Tags: Indigenous Culture
By Anna Valmero
LAGAWE, IFUGAO—Traditional Ifugao huts are admired for their simple ethnic architectural designs using an indigenous system of construction. Believe it or not, the Ifugaos do not use nails to connect each part of the house yet these are known to withstand earthquakes.
A legend tells about the mythical origins of the first house in Ifugao. One day, the god Wigan looked down to the Earth and saw the lush but uninhabited land of Kay-ang (now Kiangan).
To populate the area, he made a house and then filled it with rice, and tied chickens and pigs on the floor beams and posts. His children Cabbigat and Bugan became the first settlers who passed on their hut-making skills to later generations.
There are four types of Ifugao huts: abong, which is directly built on the ground and inappal, which is slightly elevated from the ground. Both serve as temporary shelters for farmers when working in the rice fields. The bale, which is elevated at about 10 feet high, is a dwelling house for families while the alang or granary house stores dried rice and bulul, Ifugao’s rice gods.
Now the beauty, and the exciting part, in making the huts is the use of indigenous systems of measurement, using the mortise and tenon. Dopah is equal to an arm’s length while dangan is the length covered by the thumb to the pointer finger; the Ifugaos use paltik or a spool of string dipped in staining liquid to mark their measurements for cutting timber, for example.
The parts are joined together through mortise and tenon, rabbetting, tying and pegging. This allows for ‘removable’ roofs that can be easily dismantled and reassembled.
While modern architecture would call for the use of seismic retrofitting techniques, or metal-and-rubber insulation for earthquake proofing, Ifugaos back then place a boulder inside each hole before fitting in the hut’s posts, a system that somehow resembles that used by buildings today.
By separating the foundation columns from the ground, the foundations and posts resist the effects of earthquake tension and shake horizontally. They wouldn’t be called Ifugaos (locally Ipuhaw, meaning “inhabitants of the earth”) for nothing.
Meanwhile, Ifugao hut making is also vital in the development of the tribe’s community culture because it requires group effort (or dangah) from hauling lumber, gathering of cogon grass for roofing and construction of the house.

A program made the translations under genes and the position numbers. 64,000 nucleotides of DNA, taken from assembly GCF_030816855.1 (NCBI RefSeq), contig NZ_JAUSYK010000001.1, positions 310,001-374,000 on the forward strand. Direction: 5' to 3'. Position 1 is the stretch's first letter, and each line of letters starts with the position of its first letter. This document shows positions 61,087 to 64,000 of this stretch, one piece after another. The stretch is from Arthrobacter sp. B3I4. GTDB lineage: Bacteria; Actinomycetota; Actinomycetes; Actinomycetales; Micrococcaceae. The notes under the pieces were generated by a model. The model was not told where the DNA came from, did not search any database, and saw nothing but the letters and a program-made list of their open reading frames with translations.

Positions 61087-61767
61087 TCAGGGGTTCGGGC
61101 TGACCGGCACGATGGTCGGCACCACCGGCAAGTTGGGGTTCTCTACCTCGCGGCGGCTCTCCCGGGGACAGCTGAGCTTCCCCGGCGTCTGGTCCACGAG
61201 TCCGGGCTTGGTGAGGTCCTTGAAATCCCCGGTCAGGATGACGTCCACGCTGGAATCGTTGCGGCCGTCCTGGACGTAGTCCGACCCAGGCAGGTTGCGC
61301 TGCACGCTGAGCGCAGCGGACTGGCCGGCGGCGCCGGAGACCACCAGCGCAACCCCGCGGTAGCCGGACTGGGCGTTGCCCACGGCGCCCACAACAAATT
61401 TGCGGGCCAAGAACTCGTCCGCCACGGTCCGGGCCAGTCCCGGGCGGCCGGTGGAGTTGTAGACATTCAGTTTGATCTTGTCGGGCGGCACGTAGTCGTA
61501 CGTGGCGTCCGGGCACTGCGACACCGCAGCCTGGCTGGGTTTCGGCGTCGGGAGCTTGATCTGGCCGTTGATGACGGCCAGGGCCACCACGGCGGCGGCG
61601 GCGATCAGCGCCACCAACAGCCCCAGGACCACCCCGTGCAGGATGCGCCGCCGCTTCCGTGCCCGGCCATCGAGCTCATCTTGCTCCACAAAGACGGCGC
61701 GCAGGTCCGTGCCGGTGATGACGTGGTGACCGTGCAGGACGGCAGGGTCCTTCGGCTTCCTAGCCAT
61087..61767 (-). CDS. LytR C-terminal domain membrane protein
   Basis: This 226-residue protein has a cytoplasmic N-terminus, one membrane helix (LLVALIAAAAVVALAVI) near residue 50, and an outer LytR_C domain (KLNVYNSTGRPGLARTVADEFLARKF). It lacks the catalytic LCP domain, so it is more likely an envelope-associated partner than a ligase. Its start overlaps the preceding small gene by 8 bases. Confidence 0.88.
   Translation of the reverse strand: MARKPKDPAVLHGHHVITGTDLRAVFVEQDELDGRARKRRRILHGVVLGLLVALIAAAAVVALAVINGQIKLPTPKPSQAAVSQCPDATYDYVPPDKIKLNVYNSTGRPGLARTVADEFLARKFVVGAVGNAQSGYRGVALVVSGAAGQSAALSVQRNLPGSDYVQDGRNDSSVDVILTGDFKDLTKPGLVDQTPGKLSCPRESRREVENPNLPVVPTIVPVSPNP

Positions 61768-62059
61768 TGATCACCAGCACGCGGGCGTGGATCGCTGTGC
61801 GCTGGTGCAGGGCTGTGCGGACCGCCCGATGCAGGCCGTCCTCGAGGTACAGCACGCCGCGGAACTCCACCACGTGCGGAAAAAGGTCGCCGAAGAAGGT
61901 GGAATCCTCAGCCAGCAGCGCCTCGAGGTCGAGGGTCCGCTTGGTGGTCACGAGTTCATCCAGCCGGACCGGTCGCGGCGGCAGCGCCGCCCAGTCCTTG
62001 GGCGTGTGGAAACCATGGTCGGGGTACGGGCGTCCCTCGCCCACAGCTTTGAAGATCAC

Those who helped build a house voluntarily do so, an early form of the Filipino bayanihan spirit. In return, they are assured of willing hands available should they need help in the future.
Sadly, the building Ifugao huts is on the verge of becoming a lost tradition as more members of the community continue to abandon their home to join urban settlements, says Wrachelle Calderon, administrative manager of Chanum Foundation Inc.
To preserve the Ifugao’s indigenous culture, the foundation recreated an Ifugao-Kalinga village at the Tam-awan Village in Baguio City through the installation of knocked down and abandoned traditional huts.
During a visit to Tam-awan, Calderon told me that in early 1990s, Ifugaos left their huts to move into makeshift houses. While most of the houses are devoid of wooden anitos, beadwork and sculpture, the huts still stand as symbols of the Ifugao culture.
Zenia Ananayo of nonprofit group Nurtuting Indigenous Knowledge Experts (NIKE) says it is important to promote traditional hut-making among younger Ifugaos. Raymond Macapagal and Dr. Raoul Bermejo helped restore Ifugao native houses in Batad village, according to this Inquirer report.
“One of the most essential qualities of Ifugao architecture is its adaptiveness to ecology… reflected in the environmentally appropriate construction and structural design of the house,” says Ananayo.
Lumber is chosen carefully to give the house a long life (some Ifugao huts are more than a hundred years old) and detachable parts highlight the Ifugao’s inventiveness to prevent unnecessary cutting of trees.
In her report, Ananayo says preserving the Ifugao heritage of traditional huts is important. “For heritage is how one generation shapes, preserves and maintains the past, in the process of preparing and enhancing the present for future generations,” she says.
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